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I've previously blogged about the unexpected complications of minor features, which covers how adding a seemingly small software change can turn out to be much more difficult than anticipated. There's also a related phenomenon in the software world: complex and sophisticated pieces of software that are so robust and easy-to-use, that they create an impression of being simple. A text input field is a good example. It looks simple - just a box you type text in to, right? It's a basic thing everyone who uses computers is familiar with. Yet it includes a huge amount of hidden complexity.
This sometimes comes up with our HTML5 game engine Construct. Most content renders in to a canvas, including text. It's possible to use HTML content on top of that, but sometimes it's useful to actually have things render in to the canvas instead, so you can do things like apply WebGL effects to them, draw other content on top, and so on. So sometimes people ask us: can't you just take <some feature> from HTML, and have it render in a canvas? Even in just a simple form?
It's usually not remotely simple - and we already have a good example of this: wrapping text.
When you write text in HTML, the browser handles wrapping text for you. When the text reaches the right edge of its box, it instead moves down a line and then carries on. How hard can it be?
That's the fundamental principle behind our custom canvas text word wrap engine. The original code was written about 10 years ago. We're still making tweaks to it. We learned the hard way how it seems simple, but has endless hidden complexity. Here are a few of the less obvious issues we've run in to.
There are probably some more edge cases I forgot about. That's just a few. Still think wrapping text is simple?
We learned all that the hard way, by writing our own word wrap engine for canvas and having it battle-tested in the real world in production software by lots of users. In the end our implementation covers most, but not all, of the above - some problems are just so difficult to solve it doesn't seem feasible, especially when it comes to bidirectional/vertical layout and changing formatting with joined text characters. Even with the might of a full browser engine, Chrome only fairly recently solved some of those issues with a completely rewritten layout engine named LayoutNG.
We're somewhat reluctant to go through all this again for anything else that seems simple - like a text input field. Why not make one of those too?
In this case we have not implemented a text input field in the canvas. For Construct we still create an input HTML element and place it on top of the canvas. I think this is wise, as it is another area where there is a lot of hidden complexity. If we did our own implementation I know we'd need to cover:
Windows + .
In short it's not worth the trouble to make a canvas equivalent. Using HTML for a text input may have its limitations on how it integrates with a canvas, but replacing it is an enormous engineering challenge. Some might say "but I only need a few of those things". Even that is a challenge, with lots of gotchas along the way, as we discovered with wrapping text. And then if you have lots of users using your software in different ways, they'll all want to use a different small subset. So to cover everyone, you'll probably need a near-enough complete implementation in the end anyway.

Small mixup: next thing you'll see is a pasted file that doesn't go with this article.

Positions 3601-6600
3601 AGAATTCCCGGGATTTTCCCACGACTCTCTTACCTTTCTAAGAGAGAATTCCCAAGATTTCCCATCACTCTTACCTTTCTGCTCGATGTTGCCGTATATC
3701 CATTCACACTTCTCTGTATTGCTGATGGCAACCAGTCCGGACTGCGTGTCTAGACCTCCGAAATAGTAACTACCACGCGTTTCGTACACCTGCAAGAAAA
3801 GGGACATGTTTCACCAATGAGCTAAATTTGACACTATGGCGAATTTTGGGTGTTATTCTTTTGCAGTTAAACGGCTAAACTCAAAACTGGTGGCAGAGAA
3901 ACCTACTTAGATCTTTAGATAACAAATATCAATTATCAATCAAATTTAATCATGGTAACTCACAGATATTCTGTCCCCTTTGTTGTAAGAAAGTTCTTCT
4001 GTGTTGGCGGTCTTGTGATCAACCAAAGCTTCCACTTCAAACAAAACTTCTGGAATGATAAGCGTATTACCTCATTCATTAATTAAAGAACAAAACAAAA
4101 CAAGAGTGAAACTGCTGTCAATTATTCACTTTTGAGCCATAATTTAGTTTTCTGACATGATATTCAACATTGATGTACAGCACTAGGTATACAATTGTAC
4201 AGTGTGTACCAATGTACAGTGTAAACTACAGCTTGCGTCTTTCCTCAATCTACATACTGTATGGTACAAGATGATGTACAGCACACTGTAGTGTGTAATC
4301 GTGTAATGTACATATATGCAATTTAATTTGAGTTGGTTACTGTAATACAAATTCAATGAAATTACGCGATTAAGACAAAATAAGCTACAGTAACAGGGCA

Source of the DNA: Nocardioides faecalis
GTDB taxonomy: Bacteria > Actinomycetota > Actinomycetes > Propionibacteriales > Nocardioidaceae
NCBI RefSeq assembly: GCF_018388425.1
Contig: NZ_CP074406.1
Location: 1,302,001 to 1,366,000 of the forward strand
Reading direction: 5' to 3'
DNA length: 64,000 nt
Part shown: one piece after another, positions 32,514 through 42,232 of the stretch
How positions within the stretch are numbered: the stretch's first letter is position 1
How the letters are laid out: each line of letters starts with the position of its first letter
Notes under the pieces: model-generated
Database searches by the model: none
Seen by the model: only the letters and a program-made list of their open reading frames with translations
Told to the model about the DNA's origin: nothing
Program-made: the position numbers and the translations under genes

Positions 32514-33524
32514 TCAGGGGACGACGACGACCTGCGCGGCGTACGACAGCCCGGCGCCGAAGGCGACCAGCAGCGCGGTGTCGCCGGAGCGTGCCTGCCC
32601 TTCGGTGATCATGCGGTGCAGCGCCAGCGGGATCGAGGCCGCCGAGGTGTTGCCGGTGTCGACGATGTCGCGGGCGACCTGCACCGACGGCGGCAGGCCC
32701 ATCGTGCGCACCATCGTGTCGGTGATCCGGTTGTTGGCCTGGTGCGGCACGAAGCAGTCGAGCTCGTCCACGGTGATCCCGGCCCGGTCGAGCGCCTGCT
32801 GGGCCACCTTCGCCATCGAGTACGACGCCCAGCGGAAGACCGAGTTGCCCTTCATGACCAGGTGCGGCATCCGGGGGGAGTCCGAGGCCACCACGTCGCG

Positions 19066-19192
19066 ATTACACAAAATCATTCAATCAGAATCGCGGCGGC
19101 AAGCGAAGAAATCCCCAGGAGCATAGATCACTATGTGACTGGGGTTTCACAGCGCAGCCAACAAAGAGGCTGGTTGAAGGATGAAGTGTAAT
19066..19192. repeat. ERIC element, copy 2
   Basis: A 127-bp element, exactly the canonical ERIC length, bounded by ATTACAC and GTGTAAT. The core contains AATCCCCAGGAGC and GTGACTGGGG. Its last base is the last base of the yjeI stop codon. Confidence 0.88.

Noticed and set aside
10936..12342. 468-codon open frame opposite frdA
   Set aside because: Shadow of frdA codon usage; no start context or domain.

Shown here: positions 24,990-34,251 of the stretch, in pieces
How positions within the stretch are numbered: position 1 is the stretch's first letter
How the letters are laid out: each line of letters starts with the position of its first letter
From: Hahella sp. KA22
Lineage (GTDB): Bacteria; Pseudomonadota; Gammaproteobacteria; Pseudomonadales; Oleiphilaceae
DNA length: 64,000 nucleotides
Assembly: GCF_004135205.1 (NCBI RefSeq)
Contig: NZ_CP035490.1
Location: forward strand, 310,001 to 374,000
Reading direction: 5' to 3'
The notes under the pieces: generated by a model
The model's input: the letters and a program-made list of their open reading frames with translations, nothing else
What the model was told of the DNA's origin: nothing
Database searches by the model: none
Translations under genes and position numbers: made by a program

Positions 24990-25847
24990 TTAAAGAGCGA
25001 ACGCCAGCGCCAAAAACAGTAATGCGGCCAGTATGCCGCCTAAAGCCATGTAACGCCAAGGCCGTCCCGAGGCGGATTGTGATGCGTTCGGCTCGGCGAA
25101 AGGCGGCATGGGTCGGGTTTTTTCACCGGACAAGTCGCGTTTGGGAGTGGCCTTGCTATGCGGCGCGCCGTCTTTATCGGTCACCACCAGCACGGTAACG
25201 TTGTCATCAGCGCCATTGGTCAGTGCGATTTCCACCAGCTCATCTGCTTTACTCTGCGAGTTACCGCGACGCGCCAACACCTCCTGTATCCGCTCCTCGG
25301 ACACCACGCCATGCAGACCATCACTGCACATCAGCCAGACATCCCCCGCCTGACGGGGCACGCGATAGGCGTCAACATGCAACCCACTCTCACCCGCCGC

This comes up in other cases too. For example one suggestion for Construct involved a "simple" version of a flexbox layout engine. I am sure similar lists exist for how to design even a straightforward-sounding layout engine. Layout is really hard, and browsers do it well. It's far better to use the existing browser layout engine if at all possible.
If the browser - or in other environments, the operating system - can do something for you, chances are you definitely want to let it handle that for you. Otherwise you'll learn the hard way just how much work goes in to it. We did it for word wrap as displaying text is so important, but even then, it's not a complete implementation and has its limitations. At least we allow using custom HTML elements so you have a way to just use the browser's layout engine for text, with full support for every single gnarly edge case in text layout. Apparently there's a Canvas formatted text spec proposal which looks like it would also let us use the browser layout engine for wrapped text in a canvas - which would be great if all browsers supported it, and none have shipped it yet.
In conclusion, it's easy to look at mature, comprehensive pieces of software engineering and think it's simple. That is because it is the pinnacle of success in software engineering to do a great deal of complicated work, and have it work so smoothly that people think it's simple. Things like text input fields achieve this level in part because they are so fundamental to computing, and get so finely crafted over decades of intensive use that they come close to perfection. Familiarity probably also lends to the illusion, as things like text are so ubiquitous in computing that everyone feels like they know what it involves. But there are endless hidden depths to the implementation of these things. And as ever they change over time too. So don't do it: don't think you can implement that. Let the browser or OS do its job. Far more work has gone in to them than you probably appreciate.
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I wrote my own word wrapping for my game and I agree it was a huge challenge to get something that works even most the time.
I thought most comments about this wa sabout taking a "snapshot" of the rendered element/layer and being able to paste it to canvas in themiddle of the other sprites.
Is this the right TLDR?
If you do text, just use HTML elements and beautify it with CSS. Not worth the headache.